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Wound Care


Ever since those first scrapes and bites you may have had as a small child, you have had to deal with injuries that cause openings in your skin. Sores come in all shapes, sizes, textures and locations—including your feet. It is important to know when they can be cared for at home and when they require professional wound care.

5 Basic Types of Wounds
Open wound covered with a bandageOpen wounds can be divided into the following categories:

An abrasion is a scrape on the surface that breaks the skin but usually doesn’t bleed much.
An incision is a cut by a sharp object like a razor or a scrap of metal. It bleeds more, and if deep enough can damage muscles and other tissues.
Lacerations can be deep cuts or tears in the skin that bleed a lot.
A puncture makes just a small hole in the skin and may not bleed much, but the nail or other sharp object can go deep and risk an infection inside the wound.
An avulsion means the skin and other tissue is torn away, as with a crushing injury or explosion.
Can You Treat It Yourself?
Surface scrapes like skinned toes or road rash on your feet can usually be dealt with at home. So can simple cuts on your ankles while shaving, or a small blister that pops. However, if you step on a nail, cut your foot on a broken piece of glass, or crush it in a car door, you should get medical help.

Remember, any break in your skin can be an invitation for bacteria to enter. To treat it yourself, wash the wound thoroughly to remove debris and bacteria, use pressure to stop any bleeding, and cover with a sterile bandage (some mild ones may not need this). Keep the area clean and dry for at least five days until the breaks in the skin have healed over.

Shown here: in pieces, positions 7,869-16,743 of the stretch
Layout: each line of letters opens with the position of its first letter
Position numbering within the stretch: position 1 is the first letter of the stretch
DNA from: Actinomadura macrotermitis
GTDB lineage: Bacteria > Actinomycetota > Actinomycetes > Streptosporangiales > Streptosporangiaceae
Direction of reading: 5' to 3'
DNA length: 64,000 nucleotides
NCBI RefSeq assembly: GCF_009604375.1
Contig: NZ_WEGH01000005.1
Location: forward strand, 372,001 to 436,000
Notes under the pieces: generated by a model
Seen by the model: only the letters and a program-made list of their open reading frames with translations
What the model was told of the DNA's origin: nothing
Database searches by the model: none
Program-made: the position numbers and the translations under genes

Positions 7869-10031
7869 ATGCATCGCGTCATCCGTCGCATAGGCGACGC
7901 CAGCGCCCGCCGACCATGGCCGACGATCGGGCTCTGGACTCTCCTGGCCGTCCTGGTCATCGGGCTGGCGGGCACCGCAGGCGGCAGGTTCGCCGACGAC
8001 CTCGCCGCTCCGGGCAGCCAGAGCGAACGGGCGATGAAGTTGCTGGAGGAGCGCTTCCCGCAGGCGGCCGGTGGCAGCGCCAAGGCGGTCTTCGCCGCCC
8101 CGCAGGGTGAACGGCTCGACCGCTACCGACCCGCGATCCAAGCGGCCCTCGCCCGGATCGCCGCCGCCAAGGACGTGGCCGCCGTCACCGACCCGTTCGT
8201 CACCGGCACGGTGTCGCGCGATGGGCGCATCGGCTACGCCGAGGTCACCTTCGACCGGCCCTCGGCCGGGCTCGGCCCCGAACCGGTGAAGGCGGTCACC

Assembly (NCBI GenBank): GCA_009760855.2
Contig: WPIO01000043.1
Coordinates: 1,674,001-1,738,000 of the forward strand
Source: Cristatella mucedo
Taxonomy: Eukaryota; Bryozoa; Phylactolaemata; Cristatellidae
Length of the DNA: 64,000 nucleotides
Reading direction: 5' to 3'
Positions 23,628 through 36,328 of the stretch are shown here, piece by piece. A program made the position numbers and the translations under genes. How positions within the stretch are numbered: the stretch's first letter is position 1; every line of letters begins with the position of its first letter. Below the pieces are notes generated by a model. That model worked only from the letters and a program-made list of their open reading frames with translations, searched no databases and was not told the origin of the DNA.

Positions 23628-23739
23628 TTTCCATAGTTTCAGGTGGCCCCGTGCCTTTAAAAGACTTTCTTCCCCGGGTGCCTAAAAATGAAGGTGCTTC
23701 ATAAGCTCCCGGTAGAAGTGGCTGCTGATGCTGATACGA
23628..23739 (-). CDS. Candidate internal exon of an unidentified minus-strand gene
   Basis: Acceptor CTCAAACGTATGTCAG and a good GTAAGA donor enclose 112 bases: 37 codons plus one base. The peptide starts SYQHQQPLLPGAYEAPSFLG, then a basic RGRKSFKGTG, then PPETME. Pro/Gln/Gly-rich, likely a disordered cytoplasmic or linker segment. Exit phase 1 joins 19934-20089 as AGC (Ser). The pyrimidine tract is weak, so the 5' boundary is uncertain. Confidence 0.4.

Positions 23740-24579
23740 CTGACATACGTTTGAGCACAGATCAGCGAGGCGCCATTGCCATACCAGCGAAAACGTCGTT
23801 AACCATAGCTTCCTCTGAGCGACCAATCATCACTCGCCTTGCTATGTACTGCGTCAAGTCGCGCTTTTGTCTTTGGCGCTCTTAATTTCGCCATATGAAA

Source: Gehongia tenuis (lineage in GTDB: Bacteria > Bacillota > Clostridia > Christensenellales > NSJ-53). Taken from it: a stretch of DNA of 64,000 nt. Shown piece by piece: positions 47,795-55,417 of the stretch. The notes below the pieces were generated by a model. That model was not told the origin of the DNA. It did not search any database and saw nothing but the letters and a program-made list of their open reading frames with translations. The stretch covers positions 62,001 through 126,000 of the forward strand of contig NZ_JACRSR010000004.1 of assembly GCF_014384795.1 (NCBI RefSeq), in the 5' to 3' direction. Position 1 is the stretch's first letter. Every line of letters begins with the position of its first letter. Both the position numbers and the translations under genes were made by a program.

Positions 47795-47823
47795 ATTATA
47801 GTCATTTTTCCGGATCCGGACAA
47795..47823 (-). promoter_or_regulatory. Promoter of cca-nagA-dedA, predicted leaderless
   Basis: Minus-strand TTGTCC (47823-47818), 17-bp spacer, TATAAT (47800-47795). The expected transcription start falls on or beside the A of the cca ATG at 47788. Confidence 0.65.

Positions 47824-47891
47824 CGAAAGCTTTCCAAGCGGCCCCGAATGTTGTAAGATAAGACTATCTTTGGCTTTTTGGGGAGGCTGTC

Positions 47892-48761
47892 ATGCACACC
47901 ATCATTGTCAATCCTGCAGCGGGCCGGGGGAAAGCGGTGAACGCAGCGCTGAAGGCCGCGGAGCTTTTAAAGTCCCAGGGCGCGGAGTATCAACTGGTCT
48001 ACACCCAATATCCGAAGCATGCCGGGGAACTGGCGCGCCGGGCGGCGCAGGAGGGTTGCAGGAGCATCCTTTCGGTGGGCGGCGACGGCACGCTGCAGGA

You may have some pain, but we can let you know which over-the-counter medication is right for you (NOT aspirin, which promotes bleeding) if one is needed. You can also try to control discomfort and any swelling by icing briefly several times a day. Do not pick at the scabs that form, and protect the area from the sun.

Quick Quiz: Wounds That Require Medical Care
Wound CareAnswer Yes or No:

Is the wound deeper than a half inch?

Does bleeding continue even when you apply direct pressure?

Has it kept bleeding for more than 20 minutes?

Is a section of skin torn away?

Were you in a serious accident?

If you answered No to these questions, you are probably okay treating it at home. Use the home care methods above and watch for drainage or colored pus, fever, foul odor, or slow healing. If you answered Yes to any of them, or notice any of these complications, call Ankle and Foot Specialist of New Jersey to have it examined.

Specialized Wound Care for Diabetic Feet
Because the disease is often associated with nerve damage and poor circulation, you need to take special care of your feet if you have diabetes. Any injury that involves a break in your skin can lead to a non-healing ulcer and the risk of infection, gangrene, and possible amputation.

We offer care for diabetic wounds that includes debridement (removal of any dead tissue), antibiotic medication, and sterile dressings to protect it from infection. These open sores can take a long time to heal, and we may want to protect the area by designing an orthotic to offload pressure from the area.

Podiatric Care in the Edison, Hillsborough and Warren Area
For excellent wound care or treatment for any other foot issues, contact Dr. Jyotsna Thapar at Ankle and Foot Specialist of New Jersey. Our offices can be reached by dialing (908) 222-8980 or by using our contact form online. Don’t let a small foot wound turn into a big problem—call today!

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